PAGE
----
A special Chesterfield Borough Council meeting has been called to decide which of two devolution deals would bring the most benefits for Chesterfield residents and businesses.
The council has played an active part in helping to negotiate two deals, which would devolve powers and responsibilities currently held by the government in London to a more local level. These include powers and funding to deal with issues such as housing, skills and training, business support and transport.
Chesterfield is being asked to choose between:
- a devolution deal already agreed with the government for the Sheffield City Region, which would include an additional £900 million of funding to the city region over 30 years, or
- a potential North Midlands deal, which is in the late stages of discussions ahead of an anticipated agreement from the government. This deal would see a similar range of powers brought to Nottinghamshire and Derbyshire.
The deals will be given to, and be managed by, combined authorities, which are groups of local councils in each local area. Under government proposals these authorities would be led by an elected mayor.
Five councils, including Chesterfield, cover areas that could benefit from either devolution deal due to the current overlap between the Sheffield City Region and North Midlands areas.
Chesterfield will be the first of these councils – which are Bolsover District Council, Derbyshire Dales District Council and North East Derbyshire District Council in Derbyshire and Bassetlaw District Council in Nottinghamshire – that will have to choose in the coming weeks which devolution deal and combined authority partnership area to sign up to.
Any choice made by councillors when they meet at the Town Hall in Chesterfield at 5pm on Thursday 3 March will then be subject to public consultation before the government makes the final decision.
Councillor John Burrows, leader of Chesterfield Borough Council, said: "It is important to be clear on what this debate is and isn’t about.
"It is not a debate about whether Chesterfield remains in the geographical boundaries of Derbyshire. We are proud to be in Derbyshire and will stay in Derbyshire irrespective of the outcome of these discussions.
"It is also not a debate about losing any of our council's current powers and responsibilities or about the role of Chesterfield's civic mayor.
"What this debate is about is what is best for our economy, for the jobs and training prospects of our residents, for the future sustainability and growth of our businesses, as well as access to millions of pounds worth of investment.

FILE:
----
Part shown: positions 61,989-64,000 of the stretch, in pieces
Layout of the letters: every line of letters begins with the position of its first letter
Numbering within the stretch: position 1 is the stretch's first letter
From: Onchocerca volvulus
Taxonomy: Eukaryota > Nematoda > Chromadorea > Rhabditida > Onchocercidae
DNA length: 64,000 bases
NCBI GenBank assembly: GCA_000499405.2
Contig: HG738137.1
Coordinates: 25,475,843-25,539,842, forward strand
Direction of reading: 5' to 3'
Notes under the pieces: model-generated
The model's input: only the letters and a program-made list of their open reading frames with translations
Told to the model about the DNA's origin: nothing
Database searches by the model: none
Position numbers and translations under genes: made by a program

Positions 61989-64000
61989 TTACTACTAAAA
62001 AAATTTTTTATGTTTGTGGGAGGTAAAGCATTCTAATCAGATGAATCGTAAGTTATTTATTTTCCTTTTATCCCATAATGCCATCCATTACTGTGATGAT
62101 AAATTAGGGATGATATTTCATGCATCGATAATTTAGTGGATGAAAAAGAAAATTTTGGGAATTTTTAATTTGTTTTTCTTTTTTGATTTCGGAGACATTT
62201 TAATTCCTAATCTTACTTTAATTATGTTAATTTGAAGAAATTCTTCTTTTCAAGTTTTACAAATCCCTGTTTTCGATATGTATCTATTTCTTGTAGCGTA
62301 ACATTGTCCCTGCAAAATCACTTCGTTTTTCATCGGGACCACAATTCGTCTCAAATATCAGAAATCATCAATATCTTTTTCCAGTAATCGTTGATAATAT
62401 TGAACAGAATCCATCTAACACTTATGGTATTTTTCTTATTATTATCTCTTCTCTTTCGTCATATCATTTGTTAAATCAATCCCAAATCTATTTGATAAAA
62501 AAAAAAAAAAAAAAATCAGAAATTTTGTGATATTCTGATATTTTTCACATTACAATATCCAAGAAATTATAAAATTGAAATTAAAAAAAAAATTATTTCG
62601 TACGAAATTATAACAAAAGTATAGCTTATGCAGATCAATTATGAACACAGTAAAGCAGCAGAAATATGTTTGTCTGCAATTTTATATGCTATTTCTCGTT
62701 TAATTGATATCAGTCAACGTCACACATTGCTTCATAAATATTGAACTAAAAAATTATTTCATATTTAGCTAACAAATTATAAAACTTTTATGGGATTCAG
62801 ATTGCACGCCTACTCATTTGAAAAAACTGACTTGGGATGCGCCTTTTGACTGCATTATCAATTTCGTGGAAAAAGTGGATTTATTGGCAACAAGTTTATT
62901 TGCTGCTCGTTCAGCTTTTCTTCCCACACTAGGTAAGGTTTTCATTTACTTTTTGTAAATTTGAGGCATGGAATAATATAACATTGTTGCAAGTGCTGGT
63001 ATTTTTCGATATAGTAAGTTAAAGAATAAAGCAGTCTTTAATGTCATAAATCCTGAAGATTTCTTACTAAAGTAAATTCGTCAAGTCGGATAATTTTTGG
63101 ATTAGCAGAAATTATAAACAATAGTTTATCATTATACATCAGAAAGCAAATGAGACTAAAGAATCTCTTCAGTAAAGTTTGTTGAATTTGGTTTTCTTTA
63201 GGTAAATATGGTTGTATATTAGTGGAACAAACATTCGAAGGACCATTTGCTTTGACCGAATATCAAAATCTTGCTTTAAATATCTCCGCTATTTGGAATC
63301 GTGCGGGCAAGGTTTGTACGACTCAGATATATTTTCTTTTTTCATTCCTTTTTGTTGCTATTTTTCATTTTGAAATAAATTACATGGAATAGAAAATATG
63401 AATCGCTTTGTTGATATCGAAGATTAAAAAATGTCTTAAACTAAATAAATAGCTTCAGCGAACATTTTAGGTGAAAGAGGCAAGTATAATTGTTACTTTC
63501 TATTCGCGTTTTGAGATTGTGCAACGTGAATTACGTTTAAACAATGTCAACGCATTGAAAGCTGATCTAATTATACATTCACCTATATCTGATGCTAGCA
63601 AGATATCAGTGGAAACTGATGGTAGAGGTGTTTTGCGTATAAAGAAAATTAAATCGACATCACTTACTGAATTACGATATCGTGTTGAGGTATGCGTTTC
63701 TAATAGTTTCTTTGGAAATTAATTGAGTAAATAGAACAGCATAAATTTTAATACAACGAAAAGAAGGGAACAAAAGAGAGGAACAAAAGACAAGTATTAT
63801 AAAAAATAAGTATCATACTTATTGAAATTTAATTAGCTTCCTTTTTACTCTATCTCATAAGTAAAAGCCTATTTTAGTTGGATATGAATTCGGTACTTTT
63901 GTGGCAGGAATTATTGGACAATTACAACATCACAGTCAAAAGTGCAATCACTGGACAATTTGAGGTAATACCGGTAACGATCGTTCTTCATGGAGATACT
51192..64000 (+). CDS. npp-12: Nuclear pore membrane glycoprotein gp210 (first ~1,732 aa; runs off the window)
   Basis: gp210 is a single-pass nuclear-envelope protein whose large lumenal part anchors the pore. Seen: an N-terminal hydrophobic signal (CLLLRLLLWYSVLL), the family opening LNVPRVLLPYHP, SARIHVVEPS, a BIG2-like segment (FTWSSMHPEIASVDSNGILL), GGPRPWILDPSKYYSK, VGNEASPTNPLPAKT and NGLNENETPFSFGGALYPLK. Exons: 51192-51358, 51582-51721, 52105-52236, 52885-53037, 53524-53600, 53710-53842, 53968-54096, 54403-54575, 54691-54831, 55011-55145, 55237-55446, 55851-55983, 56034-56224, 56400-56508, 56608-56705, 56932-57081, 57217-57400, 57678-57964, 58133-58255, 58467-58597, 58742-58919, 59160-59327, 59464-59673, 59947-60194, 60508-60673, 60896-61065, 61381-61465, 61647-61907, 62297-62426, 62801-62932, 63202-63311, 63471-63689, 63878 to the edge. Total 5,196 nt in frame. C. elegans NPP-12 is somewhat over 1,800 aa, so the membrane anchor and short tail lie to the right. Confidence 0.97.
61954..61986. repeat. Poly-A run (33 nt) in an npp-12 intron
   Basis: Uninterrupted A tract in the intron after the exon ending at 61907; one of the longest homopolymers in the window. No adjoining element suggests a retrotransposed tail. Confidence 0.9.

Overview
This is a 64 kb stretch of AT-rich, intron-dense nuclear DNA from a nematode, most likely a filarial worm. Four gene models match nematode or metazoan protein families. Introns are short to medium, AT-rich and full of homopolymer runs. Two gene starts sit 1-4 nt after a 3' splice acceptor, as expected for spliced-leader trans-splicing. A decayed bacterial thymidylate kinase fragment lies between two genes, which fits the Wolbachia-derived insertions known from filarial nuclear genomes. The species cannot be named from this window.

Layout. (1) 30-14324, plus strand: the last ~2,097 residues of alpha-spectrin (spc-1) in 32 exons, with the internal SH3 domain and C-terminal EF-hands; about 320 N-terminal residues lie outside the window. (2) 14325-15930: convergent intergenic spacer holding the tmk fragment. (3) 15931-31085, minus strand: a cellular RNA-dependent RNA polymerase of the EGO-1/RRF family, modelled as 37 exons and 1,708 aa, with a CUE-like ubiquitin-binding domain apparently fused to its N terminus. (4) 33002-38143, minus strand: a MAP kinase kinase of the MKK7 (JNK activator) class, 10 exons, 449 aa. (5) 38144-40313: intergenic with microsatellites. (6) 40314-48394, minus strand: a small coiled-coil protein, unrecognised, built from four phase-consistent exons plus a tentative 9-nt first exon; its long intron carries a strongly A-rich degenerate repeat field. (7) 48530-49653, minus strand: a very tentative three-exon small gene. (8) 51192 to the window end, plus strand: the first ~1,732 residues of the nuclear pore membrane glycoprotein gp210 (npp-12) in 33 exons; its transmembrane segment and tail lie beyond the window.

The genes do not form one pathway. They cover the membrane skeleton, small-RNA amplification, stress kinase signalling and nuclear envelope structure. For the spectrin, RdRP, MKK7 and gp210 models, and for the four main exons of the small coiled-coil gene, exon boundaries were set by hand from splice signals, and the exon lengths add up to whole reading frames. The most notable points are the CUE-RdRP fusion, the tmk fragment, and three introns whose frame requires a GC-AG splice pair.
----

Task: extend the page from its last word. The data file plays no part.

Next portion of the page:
"At the moment many of the powers that we need are held by the government. We are therefore being asked how best these powers and the accompanying money can be devolved down to a more local level that is in the own self-interest of the people of Chesterfield."
A report by council officers says that both options have advantages and disadvantages for Chesterfield but, on balance, is recommending that councillors apply to become a full member of the Sheffield City Region devolution deal – known as a constituent member – and also apply to have non-constituent membership of any North Midlands devolution deal that is agreed.
The report says this is because:
- the Sheffield City Region deal is already agreed with the government and has the necessary administrative team in place to take advantage of the opportunities quickly
- it offers the potential to bring more money to Chesterfield and Derbyshire's economy
- it provides Chesterfield with a more equal say when funding is being allocated as there are fewer councils sat around the table making decisions
- the town's economy, including business, commuter and leisure links, is much more closely linked to Sheffield and surrounding cities than to Derby, Nottingham and other southern areas of both counties
Councillor Burrows added: "Although there is a recommendation from officers it is up to councillors – as the elected representatives of the public – to decide on the night which partnership and deal offers the best prospects for our town after hearing all the arguments during the debate.
"To get a devolution deal in either area the government has insisted that an elected mayor is created. This mayor would not impact in any way on Chesterfield's civic mayor but would have oversight of the new powers devolved from the government and would campaign on behalf of the area for greater devolution in the future.
"Whichever deal we chose to be part of we know that we will need to accept an elected mayor that covers a wider area than just Chesterfield or indeed Derbyshire.
"The choice councillors make on the night will be the beginning rather than the end of a process. A public consultation will give all residents and businesses their say on the devolution options that best fit the needs of Chesterfield. Only when that process is complete will the government make a final decision."
A copy of the report assessing the options open to councillors can be seen here.
Further information about both the devolution deals can be seen at www.sheffieldcityregiondevolution.org.uk and www.northmidlands.org.uk.